Microsoft may have finally accomplished something it has failed to do at the last six Consumer Electronics Show events I’ve attended: It has people talking about its phones. Even before Steve Ballmer’s Monday night keynote address, I’m hearing “Windows Phone” in various conversations everywhere I travel.
AT&T will launch the first 4G LTE Windows Phone in the HTC Titan II, while Nokia has debuted the Lumia 900 on the same carrier. And SlashGear reports Nokia Lumia 800 has a February launch date in the U.S. as an unlocked, full-price phone. So why the buzz?
First is Nokia’s involvement; in February of last year, the company ditched its aging Symbian platform in favor of Microsoft’s capable platform. Nokia smartphone sales have sagged and people wondered if this was another exercise in futility. But with its Windows Phone devices, Nokia has picked up not one, but two U.S. carriers for its Lumia handsets: T-Mobile for the 710 and AT&T for the 900. Then there’s Windows 8, where a reference design tablet ran Microsoft’s OS on Nvidia’s quad-core Tegra 3 chip.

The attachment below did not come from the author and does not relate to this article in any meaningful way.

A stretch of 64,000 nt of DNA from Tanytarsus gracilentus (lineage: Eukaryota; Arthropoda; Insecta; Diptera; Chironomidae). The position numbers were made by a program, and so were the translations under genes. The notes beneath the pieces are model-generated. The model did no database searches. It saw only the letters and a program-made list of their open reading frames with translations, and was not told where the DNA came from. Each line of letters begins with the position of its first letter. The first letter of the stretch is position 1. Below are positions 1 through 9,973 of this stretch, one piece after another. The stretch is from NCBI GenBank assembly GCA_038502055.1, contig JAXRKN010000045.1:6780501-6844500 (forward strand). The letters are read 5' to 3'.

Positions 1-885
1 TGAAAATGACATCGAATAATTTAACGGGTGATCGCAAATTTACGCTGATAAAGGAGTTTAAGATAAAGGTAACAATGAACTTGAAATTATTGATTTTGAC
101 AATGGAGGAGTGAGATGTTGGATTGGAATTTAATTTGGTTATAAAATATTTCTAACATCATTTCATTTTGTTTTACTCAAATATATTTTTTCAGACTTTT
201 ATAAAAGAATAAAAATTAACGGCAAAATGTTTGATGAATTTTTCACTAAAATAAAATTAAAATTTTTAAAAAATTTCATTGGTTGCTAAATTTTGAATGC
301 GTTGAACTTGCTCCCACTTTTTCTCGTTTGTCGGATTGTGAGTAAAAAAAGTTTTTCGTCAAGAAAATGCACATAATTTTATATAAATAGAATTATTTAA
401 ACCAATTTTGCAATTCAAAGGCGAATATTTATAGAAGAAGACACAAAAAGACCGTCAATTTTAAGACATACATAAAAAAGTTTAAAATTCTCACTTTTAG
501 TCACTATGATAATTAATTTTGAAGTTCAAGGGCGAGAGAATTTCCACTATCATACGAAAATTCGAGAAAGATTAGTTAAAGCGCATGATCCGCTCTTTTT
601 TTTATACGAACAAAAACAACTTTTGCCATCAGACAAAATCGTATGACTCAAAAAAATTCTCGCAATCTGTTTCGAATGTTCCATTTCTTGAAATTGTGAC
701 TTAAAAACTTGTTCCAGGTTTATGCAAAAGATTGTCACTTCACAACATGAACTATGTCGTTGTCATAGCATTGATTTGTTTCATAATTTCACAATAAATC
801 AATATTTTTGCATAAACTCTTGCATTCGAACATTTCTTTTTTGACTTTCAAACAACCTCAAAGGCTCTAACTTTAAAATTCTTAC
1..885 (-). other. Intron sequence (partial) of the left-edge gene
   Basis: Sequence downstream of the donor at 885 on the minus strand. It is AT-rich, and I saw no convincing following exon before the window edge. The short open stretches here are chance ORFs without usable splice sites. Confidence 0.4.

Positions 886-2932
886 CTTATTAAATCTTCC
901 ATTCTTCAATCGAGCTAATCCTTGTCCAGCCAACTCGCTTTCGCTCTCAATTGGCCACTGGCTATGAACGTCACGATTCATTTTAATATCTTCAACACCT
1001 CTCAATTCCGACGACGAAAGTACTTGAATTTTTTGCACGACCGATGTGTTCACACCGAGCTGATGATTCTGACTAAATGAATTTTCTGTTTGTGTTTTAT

Do Microsoft-powered phones have all of the latest and greatest features found on Android or iOS devices? Not yet, but they’re getting there and the functions most users do use are in there. In other words, Microsoft’s recipe for Windows Phone success has all of the ingredients in place. Now that they’ve all been cooking the past 18 months, some of the early treats are coming out of the oven. And people here at CES seem hungry for more.
Image: Computer World